This is answered in the Stack Overflow post
using FFMPEG with silencedetect to remove audio silence.
The first remark is that silencedetect only detects the silence, not remove it.
You should use instead the silenceremove filter.
To detect whether your version of ffmpeg has this filter run:
ffmpeg -hide_banner -filters | grep silenceremove
The output should look like:
silenceremove A->A Remove silence
The command to remove silent parts may look like:
ffmpeg -i input.mp3 -af silenceremove=1:0:-50dB output.mp3
Where the silenceremove parameter is explained as removing:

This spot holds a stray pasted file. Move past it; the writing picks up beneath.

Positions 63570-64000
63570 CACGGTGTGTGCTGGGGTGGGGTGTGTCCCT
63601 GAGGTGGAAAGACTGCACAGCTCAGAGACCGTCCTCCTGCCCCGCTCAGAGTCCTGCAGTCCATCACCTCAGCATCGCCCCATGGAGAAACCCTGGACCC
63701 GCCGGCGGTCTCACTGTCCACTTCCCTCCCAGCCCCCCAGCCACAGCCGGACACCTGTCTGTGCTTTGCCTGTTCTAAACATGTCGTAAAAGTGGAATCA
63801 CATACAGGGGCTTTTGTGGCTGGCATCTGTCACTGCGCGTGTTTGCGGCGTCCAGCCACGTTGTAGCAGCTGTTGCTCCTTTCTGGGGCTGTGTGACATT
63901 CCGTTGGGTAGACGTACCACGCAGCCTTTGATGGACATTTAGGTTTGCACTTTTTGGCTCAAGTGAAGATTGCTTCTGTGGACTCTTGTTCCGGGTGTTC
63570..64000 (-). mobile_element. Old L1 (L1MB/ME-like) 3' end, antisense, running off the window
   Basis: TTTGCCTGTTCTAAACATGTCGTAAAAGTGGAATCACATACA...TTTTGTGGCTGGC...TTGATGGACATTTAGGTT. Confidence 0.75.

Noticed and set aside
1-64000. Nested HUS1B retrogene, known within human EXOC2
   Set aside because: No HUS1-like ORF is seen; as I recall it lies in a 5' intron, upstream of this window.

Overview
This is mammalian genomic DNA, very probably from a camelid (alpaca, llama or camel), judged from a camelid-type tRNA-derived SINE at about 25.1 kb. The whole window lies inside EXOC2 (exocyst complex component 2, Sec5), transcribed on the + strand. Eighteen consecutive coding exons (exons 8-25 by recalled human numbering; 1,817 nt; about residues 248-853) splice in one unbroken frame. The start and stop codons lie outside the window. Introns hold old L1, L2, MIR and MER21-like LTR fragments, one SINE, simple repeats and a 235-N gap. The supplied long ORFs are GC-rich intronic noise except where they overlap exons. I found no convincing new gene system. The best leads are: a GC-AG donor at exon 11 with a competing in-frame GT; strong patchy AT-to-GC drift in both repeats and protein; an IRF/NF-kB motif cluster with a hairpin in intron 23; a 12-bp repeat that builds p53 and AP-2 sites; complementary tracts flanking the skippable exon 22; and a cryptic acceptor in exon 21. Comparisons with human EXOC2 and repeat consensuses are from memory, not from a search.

- at the beginning (indicated by the first argument
- with minimum length zero (indicated by the second argument
- silence is classified as anything under -50 decibels (indicated by
Reference: FFMPEG silence remove filter.
For finding the right value for silence, normalize first the input audio volume to
0dB, described in this answer.
silencedetect, but it is probably worth checking if you can add
-c copyto the
silenceremovecommand string. Unfortunately I don't have these options in my copy of
ffmpeg(3.4.4), so I can't test if it works.
You cannot use -acodec copy to keep the original quality.